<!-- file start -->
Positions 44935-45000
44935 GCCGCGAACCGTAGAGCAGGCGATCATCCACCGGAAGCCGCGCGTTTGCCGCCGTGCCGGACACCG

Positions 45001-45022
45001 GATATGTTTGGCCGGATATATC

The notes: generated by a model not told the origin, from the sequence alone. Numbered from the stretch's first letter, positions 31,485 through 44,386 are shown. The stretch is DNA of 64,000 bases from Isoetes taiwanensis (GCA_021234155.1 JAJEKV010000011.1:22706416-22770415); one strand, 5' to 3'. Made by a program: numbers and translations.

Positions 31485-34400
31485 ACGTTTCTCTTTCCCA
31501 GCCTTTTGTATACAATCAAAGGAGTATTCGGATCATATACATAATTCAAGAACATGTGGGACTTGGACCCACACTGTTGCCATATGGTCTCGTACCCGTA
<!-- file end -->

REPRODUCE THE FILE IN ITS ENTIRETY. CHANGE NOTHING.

Positions 44935-45000
44935 GCCGCGAACCGTAGAGCAGGCGATCATCCACCGGAAGCCGCGCGTTTGCCGCCGTGCCGGACACCG

Positions 45001-45022
45001 GATATGTTTGGCCGGATATATC

The notes: generated by a model not told the origin, from the sequence alone. Numbered from the stretch's first letter, positions 31,485 through 44,386 are shown. The stretch is DNA of 64,000 bases from Isoetes taiwanensis (GCA_021234155.1 JAJEKV010000011.1:22706416-22770415); one strand, 5' to 3'. Made by a program: numbers and translations.

Positions 31485-34400
31485 ACGTTTCTCTTTCCCA
31501 GCCTTTTGTATACAATCAAAGGAGTATTCGGATCATATACATAATTCAAGAACATGTGGGACTTGGACCCACACTGTTGCCATATGGTCTCGTACCCGTA